I guess that’s how it goes sometimes.  If you are looking really hard for something and you can’t find it, stop.  It’s likely to show up later, maybe right in your hand.

Update:  I gave this li’l guy to a good friend’s daughter for her birthday this year (2018); he’s in a good home!

Skull no. 6: Nutria

Myocastor coypus

Myocastor coypus


Description:  Nutria wiki

Nutrias are semi-aquatic creatures, spending half their lives in the water. Their webbed feet help make them excellent swimmers and they can spend up to five minutes under water without returning to the surface to breathe. Females have four pairs of mammary glands located on the side of the body, rather than on the belly, allowing them to breastfeed their young while swimming.

Nutrias are nocturnal animals, mostly active around midnight.

These critters have a huge appetite, able to eat about one quarter their of own weight every day.

They breed year round and are extremely prolific.

Nutrias are covered with two types of fur:  an outer coat made of shaggy hair that can be yellow or brown in color and an inner coat made of fine, grey fur. Nutria fur became very fashionable in the 1930s, and stayed popular through the ‘60s.  Faux nutria, made of rabbit fur was at one time branded as nutriette.

Where I got ’em:  Turkey Vultures are fascinating creatures; if you couldn’t tell by their name, they kinda look like turkeys.  Under the Migratory Bird Treaty Act of 1918, I cannot legally own a turkey vulture skull.  A permit might be obtainable, but I doubt I’ll ever know. I was leaving my office one morning when I saw a pair of them; one standing on a fence post and another one on the ground.  They’re pretty huge; about the size of a turkey (see above).  Normally, these raptors are soaring high in the sky, riding thermals; they use their incredible sense of smell to find smelly stuff.  When they touch ground, it’s for a reason.  I looked around and sure enough, almost right in front of my car was a nutria, and I wasn’t about to be the first person to run it over – more like the fifth or sixth.  I office in a great building, but it sits on a gravel road off highway 99, sandwiched between a yard debris composting facility and a lumber yard, so we’re a little ways out.  I pulled away, missing the carcass and careful not to upset the scene.  When I returned to my office a couple hours later, the vultures were gone. All that was left of the nutria was a greasy spot in the road.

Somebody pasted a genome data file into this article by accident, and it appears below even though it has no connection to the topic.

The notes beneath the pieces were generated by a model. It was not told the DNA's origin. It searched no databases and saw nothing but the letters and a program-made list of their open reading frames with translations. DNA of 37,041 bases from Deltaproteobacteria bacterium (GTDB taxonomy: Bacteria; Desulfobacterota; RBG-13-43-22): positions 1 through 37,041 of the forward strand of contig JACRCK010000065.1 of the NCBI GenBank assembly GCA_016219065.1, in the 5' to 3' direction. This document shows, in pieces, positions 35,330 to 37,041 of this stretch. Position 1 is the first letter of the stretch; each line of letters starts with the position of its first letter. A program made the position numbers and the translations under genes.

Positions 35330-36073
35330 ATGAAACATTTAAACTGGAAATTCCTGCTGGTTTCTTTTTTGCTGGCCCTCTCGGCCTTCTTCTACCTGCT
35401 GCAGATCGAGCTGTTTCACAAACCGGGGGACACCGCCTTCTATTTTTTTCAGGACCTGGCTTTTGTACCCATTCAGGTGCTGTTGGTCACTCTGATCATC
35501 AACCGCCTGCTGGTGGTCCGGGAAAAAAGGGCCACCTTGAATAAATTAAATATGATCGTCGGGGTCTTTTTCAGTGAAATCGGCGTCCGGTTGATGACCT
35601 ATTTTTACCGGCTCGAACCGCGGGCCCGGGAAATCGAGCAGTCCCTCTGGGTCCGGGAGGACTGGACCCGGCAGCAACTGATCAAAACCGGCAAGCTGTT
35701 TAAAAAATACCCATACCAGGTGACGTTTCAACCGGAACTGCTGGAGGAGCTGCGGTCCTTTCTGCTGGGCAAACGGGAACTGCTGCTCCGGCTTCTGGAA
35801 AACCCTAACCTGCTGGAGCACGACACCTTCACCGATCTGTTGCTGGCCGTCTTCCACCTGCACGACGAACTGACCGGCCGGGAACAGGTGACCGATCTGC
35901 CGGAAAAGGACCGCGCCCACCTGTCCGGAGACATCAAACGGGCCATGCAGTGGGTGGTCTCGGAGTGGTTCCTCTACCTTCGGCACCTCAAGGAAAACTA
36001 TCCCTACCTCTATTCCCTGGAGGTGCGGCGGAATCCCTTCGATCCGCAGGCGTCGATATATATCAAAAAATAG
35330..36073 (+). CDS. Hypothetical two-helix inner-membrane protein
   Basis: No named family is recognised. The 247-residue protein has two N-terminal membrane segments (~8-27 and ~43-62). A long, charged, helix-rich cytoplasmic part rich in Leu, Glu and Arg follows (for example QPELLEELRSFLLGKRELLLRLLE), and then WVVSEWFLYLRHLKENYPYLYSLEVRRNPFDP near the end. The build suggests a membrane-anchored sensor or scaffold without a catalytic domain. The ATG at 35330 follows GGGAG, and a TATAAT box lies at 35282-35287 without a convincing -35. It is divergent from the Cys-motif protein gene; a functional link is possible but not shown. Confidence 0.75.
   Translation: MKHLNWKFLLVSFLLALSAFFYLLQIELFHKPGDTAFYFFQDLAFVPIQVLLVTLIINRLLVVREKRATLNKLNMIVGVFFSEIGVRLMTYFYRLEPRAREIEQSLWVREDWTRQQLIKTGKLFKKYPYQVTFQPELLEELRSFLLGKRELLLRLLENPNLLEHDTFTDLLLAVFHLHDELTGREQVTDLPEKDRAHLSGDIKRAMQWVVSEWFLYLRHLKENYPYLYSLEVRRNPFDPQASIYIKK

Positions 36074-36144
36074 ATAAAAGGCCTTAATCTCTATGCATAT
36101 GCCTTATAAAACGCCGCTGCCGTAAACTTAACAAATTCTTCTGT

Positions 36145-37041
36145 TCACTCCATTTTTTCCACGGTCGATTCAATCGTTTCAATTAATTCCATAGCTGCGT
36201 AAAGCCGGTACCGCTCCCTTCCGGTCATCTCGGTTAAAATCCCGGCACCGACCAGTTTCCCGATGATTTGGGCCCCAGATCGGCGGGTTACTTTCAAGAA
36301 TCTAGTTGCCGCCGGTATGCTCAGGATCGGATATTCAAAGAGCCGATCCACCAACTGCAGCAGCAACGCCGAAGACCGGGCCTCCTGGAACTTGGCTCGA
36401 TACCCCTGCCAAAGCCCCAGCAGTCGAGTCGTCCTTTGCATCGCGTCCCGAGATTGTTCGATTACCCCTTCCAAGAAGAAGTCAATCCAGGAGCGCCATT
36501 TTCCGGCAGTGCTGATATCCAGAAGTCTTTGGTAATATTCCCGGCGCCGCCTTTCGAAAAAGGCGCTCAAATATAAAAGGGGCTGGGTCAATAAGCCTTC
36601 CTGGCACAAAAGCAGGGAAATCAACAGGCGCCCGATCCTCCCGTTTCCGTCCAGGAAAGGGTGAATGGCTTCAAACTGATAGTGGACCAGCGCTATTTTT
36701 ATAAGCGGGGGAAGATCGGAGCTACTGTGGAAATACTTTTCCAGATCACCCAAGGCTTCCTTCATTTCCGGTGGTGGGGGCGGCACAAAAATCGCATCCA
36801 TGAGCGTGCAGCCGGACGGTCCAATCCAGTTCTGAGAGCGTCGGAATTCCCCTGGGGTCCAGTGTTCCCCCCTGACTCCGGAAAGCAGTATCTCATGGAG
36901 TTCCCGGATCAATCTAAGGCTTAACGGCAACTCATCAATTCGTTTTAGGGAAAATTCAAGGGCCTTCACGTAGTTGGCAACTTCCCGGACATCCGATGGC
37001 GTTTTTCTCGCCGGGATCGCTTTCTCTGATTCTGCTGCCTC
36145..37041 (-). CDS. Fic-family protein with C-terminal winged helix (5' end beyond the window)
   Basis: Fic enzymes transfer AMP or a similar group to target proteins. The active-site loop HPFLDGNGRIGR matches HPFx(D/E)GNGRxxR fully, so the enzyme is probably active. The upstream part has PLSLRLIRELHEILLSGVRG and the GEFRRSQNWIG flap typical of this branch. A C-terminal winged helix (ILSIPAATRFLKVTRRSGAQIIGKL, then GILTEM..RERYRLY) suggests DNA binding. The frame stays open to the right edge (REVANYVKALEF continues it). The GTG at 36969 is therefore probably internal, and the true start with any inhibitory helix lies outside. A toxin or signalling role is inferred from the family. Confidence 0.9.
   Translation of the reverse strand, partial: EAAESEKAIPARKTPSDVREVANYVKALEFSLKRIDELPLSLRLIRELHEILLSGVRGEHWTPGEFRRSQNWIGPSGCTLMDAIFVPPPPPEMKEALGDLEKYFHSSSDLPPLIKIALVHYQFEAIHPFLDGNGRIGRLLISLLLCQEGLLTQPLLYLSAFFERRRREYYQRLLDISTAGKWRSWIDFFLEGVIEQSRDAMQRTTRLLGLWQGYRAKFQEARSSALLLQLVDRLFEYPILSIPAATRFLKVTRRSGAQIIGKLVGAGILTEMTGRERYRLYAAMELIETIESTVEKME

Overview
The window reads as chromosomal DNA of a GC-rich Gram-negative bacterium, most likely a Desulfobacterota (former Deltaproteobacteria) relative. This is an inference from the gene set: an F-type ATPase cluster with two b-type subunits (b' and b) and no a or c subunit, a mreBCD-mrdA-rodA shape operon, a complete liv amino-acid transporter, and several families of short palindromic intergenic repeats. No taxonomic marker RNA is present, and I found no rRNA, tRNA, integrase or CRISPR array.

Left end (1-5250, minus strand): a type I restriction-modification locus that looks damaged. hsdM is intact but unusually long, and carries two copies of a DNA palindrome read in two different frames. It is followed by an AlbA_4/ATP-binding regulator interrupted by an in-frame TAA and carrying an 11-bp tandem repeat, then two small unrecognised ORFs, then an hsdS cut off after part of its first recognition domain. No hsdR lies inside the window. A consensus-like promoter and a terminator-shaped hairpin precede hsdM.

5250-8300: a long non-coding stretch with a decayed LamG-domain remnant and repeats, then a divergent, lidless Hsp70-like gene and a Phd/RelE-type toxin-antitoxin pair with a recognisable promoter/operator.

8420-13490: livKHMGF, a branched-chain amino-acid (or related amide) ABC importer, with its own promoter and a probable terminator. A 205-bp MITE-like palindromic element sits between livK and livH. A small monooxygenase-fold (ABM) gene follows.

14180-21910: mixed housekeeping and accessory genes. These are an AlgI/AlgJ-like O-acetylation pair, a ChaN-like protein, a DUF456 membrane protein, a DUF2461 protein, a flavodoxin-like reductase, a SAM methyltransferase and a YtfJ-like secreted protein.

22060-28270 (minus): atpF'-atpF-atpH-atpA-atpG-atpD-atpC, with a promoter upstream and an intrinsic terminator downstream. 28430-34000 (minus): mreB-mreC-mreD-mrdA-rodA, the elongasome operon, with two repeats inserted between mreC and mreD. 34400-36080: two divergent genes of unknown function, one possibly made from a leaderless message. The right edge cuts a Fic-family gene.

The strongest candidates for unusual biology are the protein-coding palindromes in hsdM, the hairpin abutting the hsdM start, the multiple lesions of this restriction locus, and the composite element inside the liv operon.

These are not that nutria.

Nutrias (coypu if you’re Latino, beaver rat if you’re Dutch), are the South American equivalent of a beaver.  According to the guy I get my hats from, the pelts are virtually identical.  In an effort to combat extinction, and because their fur was desirable, nutria farms were established in the late 1800s through the 1930s and ‘40s. More often than not, the farms proved unsuccessful or unprofitable and the nutrias escaped or were intentionally released.  Those wild populations did just fine though.  Today, the state of Louisiana, in conjunction with the US federal government, is paying $5 a tail for hunters to help control (i.e. kill) nutria, with a goal of harvesting 400,000 nutrias annually in the state.  Just the tails; the rest of the carcass is your problem.  It is estimated that the animals have destroyed thousands of acres of wetland; they’ve migrated as far north as Canada in North America, and are invasive throughout much of Europe and many parts of Asia.  Global efforts are underway to eradicate this invasive species.  Efforts are also being made to convince you to eat them, but that’s a hard sell, since they look like rats.  Nutrias are, however, currently being used for dog food.

Nutria gestation is about 130 days, which means, if timed right, they can give birth three times a year; the number of young per litter averages five, but could be as many as a dozen.  Which means they can potentially produce over 30 young a year, but ten is normal.  They only live about three to five years in the wild, but they can live up to twelve years in captivity; they’re extremely docile and easily handled.  They’d make good pets, if they didn’t require a body of water – I don’t think they can live in your bathtub.